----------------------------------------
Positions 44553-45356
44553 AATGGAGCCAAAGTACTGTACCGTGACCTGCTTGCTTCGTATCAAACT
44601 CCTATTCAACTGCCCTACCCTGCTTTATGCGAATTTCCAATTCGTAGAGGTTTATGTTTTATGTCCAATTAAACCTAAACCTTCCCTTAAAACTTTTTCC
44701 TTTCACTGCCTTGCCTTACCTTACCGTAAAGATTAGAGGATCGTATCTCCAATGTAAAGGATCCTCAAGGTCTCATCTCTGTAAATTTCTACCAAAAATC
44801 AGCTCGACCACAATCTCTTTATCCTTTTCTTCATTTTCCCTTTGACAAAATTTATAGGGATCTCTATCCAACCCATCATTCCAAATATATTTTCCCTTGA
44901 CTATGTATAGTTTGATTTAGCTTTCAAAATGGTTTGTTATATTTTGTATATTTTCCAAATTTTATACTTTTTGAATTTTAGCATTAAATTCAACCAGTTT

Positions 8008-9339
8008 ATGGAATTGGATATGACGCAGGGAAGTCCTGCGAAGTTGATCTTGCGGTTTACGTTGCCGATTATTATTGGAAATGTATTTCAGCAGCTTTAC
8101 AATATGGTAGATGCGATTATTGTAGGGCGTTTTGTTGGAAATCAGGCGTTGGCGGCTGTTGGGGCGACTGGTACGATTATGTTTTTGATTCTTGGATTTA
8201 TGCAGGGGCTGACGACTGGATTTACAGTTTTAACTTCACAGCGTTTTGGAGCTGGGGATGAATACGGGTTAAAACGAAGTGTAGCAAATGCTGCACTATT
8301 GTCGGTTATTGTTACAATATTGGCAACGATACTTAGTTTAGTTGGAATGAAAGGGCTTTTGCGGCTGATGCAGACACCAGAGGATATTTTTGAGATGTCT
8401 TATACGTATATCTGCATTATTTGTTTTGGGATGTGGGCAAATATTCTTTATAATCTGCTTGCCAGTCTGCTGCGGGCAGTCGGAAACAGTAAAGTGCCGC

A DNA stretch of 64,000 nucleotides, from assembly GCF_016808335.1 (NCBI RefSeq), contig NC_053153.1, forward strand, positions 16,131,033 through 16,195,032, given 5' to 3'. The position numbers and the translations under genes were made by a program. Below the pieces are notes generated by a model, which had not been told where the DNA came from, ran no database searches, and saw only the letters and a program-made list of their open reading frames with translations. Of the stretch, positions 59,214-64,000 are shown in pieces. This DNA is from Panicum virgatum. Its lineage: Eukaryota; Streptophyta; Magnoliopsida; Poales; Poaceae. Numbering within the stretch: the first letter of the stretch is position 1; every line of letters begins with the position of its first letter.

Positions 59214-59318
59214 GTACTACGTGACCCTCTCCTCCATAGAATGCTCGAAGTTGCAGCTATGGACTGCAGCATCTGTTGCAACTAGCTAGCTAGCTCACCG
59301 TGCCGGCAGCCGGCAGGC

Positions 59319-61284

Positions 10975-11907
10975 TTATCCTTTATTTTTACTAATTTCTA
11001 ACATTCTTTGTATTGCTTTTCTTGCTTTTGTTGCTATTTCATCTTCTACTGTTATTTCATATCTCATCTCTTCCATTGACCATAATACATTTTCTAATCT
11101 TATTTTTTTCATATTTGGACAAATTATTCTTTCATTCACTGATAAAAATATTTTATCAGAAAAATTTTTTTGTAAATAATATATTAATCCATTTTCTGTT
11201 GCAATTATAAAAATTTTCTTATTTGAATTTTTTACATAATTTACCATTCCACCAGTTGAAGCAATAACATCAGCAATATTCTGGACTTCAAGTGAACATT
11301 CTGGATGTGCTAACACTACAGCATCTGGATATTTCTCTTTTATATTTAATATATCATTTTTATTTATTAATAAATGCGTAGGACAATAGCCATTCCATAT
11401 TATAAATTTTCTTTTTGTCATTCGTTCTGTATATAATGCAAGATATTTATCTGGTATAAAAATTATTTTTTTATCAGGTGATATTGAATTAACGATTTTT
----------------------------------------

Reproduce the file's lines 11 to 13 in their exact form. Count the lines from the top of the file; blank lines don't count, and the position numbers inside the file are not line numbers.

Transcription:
8301 GTCGGTTATTGTTACAATATTGGCAACGATACTTAGTTTAGTTGGAATGAAAGGGCTTTTGCGGCTGATGCAGACACCAGAGGATATTTTTGAGATGTCT
8401 TATACGTATATCTGCATTATTTGTTTTGGGATGTGGGCAAATATTCTTTATAATCTGCTTGCCAGTCTGCTGCGGGCAGTCGGAAACAGTAAAGTGCCGC

A DNA stretch of 64,000 nucleotides, from assembly GCF_016808335.1 (NCBI RefSeq), contig NC_053153.1, forward strand, positions 16,131,033 through 16,195,032, given 5' to 3'. The position numbers and the translations under genes were made by a program. Below the pieces are notes generated by a model, which had not been told where the DNA came from, ran no database searches, and saw only the letters and a program-made list of their open reading frames with translations. Of the stretch, positions 59,214-64,000 are shown in pieces. This DNA is from Panicum virgatum. Its lineage: Eukaryota; Streptophyta; Magnoliopsida; Poales; Poaceae. Numbering within the stretch: the first letter of the stretch is position 1; every line of letters begins with the position of its first letter.